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A Comparison of the Efficacy and Cardiopulmonary Effects of 3 Different Sedation
Protocols in Otolemur garnettii.
Finnie KR, Jones CP, Dupont WD, Salleng KJ, Shuster KA
Submitted Externally on 11/10/2020
Journal of the American Association for Laboratory Animal Science : JAALAS
Volume : Pages
59 : 557 - 566
The Northern greater galago (Otolemur garnettii) is a prosimian primate most
commonly used to study the evolutionary development of vision and
somatosensation. This study aimed to investigate the efficacy and
cardiopulmonary effects of 3 sedation protocols commonly used in other primate
species: 1) alfaxalone (Alf; 8 mg/kg IM) 2) ketamine alone (Ket; 20 mg/kg IM)
and 3) ketamine + dexmedetomidine (Ket+Dex; 4 mg/kg + 25 µg/kg IM) with reversal
(atipamezole; 250 µg/kg IM). A total of 34 animals were evaluated, including 11
juveniles and 23 adults. Cardiopulmonary parameters such as indirect blood
pressure, heart rate, respiratory rate, and SpO2 were measured, and blood was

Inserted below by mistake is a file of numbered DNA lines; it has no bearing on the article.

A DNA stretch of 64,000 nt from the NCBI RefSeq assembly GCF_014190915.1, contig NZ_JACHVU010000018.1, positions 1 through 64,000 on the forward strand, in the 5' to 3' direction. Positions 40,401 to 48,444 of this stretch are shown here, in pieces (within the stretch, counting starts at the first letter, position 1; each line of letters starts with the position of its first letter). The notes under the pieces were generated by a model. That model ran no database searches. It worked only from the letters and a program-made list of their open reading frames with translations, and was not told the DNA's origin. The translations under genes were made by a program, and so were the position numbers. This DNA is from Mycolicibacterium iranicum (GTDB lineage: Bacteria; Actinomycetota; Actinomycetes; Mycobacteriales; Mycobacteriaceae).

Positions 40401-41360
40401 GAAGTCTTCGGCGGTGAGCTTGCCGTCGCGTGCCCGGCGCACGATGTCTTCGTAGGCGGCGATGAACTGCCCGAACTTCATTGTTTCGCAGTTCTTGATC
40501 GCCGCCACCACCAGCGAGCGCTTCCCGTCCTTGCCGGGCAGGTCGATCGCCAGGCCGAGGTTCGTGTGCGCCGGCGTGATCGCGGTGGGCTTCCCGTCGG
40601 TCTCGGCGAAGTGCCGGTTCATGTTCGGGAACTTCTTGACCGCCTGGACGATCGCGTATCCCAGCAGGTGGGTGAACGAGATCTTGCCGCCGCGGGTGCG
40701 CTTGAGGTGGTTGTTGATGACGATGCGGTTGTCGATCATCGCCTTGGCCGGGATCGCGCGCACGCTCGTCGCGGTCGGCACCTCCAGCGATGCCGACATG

collected for blood gas analysis and a chemistry panel. To examine the efficacy
of each sedation protocol, induction time, immobilization time, and recovery
time were recorded. Subjective measures of quality and efficacy included quality
of induction, pedal withdrawal reflex, palpebral reflex, muscle tension, rectal
temperature, and quality of recovery. All 3 protocols successfully immobilized
the animals and all animals recovered from sedation. Heart rates were highest
among the Ket group and the lowest for the Ket+Dex group. On average, the Alf
group was immobilized for twice as long as either the Ket or Ket+Dex groups. The
Ket+Dex group had the fastest average recovery time and subjectively had the
best quality of recovery. Based on these results, Ket+Dex is recommended over
Alf or Ket alone for brief sedation of healthy galagos.
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Financial support for this work was provided by the NIDDK Mouse Metabolic Phenotyping Centers (National MMPC, RRID:SCR_008997,
) under the MICROMouse Program, grants DK076169.
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